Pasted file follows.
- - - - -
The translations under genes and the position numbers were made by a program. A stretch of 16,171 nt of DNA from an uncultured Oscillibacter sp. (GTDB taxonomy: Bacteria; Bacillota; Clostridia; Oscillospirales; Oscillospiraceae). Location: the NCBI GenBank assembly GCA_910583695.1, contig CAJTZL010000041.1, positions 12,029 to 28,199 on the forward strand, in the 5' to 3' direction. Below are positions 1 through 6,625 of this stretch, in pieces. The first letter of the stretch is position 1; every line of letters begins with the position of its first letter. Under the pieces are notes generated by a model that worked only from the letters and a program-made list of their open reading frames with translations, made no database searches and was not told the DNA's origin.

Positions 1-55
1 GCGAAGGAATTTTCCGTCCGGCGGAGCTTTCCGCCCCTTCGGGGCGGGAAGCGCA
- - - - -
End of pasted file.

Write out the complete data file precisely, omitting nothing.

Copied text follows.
The translations under genes and the position numbers were made by a program. A stretch of 16,171 nt of DNA from an uncultured Oscillibacter sp. (GTDB taxonomy: Bacteria; Bacillota; Clostridia; Oscillospirales; Oscillospiraceae). Location: the NCBI GenBank assembly GCA_910583695.1, contig CAJTZL010000041.1, positions 12,029 to 28,199 on the forward strand, in the 5' to 3' direction. Below are positions 1 through 6,625 of this stretch, in pieces. The first letter of the stretch is position 1; every line of letters begins with the position of its first letter. Under the pieces are notes generated by a model that worked only from the letters and a program-made list of their open reading frames with translations, made no database searches and was not told the DNA's origin.

Positions 1-55
1 GCGAAGGAATTTTCCGTCCGGCGGAGCTTTCCGCCCCTTCGGGGCGGGAAGCGCA